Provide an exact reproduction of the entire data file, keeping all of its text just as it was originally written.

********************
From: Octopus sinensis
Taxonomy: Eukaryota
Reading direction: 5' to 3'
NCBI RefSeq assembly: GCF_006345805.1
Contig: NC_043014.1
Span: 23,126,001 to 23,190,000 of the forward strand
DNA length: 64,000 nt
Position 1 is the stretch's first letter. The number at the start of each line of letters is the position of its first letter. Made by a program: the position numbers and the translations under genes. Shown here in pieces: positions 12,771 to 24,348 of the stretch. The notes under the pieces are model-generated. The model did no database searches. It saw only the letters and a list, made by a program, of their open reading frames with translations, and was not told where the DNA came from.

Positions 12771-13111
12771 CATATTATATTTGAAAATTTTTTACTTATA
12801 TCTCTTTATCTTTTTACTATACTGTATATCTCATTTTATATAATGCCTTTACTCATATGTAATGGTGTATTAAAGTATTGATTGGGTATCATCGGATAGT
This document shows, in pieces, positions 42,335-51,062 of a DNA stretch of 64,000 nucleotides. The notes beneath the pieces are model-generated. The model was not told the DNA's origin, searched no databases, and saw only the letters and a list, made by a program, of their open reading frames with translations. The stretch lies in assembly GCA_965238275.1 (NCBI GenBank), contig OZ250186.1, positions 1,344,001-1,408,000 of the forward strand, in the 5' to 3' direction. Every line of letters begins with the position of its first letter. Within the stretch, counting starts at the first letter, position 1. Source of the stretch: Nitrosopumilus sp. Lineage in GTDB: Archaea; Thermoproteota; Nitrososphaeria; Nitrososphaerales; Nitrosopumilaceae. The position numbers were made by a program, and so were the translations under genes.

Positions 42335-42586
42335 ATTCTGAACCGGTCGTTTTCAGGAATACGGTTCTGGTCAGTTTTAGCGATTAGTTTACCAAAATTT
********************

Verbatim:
From: Octopus sinensis
Taxonomy: Eukaryota
Reading direction: 5' to 3'
NCBI RefSeq assembly: GCF_006345805.1
Contig: NC_043014.1
Span: 23,126,001 to 23,190,000 of the forward strand
DNA length: 64,000 nt
Position 1 is the stretch's first letter. The number at the start of each line of letters is the position of its first letter. Made by a program: the position numbers and the translations under genes. Shown here in pieces: positions 12,771 to 24,348 of the stretch. The notes under the pieces are model-generated. The model did no database searches. It saw only the letters and a list, made by a program, of their open reading frames with translations, and was not told where the DNA came from.

Positions 12771-13111
12771 CATATTATATTTGAAAATTTTTTACTTATA
12801 TCTCTTTATCTTTTTACTATACTGTATATCTCATTTTATATAATGCCTTTACTCATATGTAATGGTGTATTAAAGTATTGATTGGGTATCATCGGATAGT
This document shows, in pieces, positions 42,335-51,062 of a DNA stretch of 64,000 nucleotides. The notes beneath the pieces are model-generated. The model was not told the DNA's origin, searched no databases, and saw only the letters and a list, made by a program, of their open reading frames with translations. The stretch lies in assembly GCA_965238275.1 (NCBI GenBank), contig OZ250186.1, positions 1,344,001-1,408,000 of the forward strand, in the 5' to 3' direction. Every line of letters begins with the position of its first letter. Within the stretch, counting starts at the first letter, position 1. Source of the stretch: Nitrosopumilus sp. Lineage in GTDB: Archaea; Thermoproteota; Nitrososphaeria; Nitrososphaerales; Nitrosopumilaceae. The position numbers were made by a program, and so were the translations under genes.

Positions 42335-42586
42335 ATTCTGAACCGGTCGTTTTCAGGAATACGGTTCTGGTCAGTTTTAGCGATTAGTTTACCAAAATTT